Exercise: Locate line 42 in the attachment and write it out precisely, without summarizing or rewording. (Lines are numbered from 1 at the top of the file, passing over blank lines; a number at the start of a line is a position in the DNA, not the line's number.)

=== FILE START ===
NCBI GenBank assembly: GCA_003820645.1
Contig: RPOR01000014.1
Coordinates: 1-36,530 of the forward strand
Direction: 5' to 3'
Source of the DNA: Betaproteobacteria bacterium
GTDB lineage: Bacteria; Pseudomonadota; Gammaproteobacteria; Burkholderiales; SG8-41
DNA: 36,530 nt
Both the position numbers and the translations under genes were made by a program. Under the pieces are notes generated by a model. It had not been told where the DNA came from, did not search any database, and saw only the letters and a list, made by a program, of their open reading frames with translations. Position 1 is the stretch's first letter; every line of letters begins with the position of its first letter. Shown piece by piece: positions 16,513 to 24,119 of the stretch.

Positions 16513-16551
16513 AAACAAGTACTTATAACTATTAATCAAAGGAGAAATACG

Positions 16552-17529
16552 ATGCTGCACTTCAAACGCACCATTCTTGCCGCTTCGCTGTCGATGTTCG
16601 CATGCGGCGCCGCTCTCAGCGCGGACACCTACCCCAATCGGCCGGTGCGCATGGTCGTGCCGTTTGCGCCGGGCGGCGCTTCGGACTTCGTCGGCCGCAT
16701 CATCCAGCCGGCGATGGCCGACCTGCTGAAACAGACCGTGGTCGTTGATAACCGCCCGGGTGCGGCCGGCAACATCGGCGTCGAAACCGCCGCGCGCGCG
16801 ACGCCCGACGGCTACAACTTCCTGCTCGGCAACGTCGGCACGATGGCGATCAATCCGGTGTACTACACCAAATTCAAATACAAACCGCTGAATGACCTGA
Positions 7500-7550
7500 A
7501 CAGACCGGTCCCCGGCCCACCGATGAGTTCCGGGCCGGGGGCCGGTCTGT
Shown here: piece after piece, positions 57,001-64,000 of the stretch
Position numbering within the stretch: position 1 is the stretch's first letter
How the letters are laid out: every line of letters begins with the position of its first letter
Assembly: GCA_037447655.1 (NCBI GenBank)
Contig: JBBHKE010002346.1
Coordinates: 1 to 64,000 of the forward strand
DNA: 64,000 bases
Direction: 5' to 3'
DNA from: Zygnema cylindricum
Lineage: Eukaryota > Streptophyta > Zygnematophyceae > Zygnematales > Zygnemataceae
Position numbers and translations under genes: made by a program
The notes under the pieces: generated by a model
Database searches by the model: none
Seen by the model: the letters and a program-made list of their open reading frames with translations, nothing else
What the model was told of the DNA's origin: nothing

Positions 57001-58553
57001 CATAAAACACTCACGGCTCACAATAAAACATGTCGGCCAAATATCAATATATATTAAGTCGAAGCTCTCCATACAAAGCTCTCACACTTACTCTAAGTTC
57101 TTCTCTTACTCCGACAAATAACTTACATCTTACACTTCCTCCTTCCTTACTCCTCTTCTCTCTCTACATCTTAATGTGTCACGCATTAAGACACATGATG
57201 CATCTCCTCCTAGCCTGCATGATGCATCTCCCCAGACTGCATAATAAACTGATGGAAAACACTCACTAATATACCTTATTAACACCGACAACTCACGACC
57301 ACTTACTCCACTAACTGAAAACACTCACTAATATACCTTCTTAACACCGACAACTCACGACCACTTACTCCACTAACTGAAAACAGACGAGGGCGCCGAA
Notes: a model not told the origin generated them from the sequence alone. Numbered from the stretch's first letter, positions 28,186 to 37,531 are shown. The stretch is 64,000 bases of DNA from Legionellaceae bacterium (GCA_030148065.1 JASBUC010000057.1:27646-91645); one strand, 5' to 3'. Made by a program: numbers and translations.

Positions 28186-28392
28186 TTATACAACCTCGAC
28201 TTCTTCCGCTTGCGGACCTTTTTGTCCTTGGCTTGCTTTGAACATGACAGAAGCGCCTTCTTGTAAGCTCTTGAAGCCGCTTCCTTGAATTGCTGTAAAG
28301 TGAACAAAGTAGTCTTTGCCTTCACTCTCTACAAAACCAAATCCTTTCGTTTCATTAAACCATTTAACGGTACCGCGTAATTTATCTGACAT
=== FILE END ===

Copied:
28201 TTCTTCCGCTTGCGGACCTTTTTGTCCTTGGCTTGCTTTGAACATGACAGAAGCGCCTTCTTGTAAGCTCTTGAAGCCGCTTCCTTGAATTGCTGTAAAG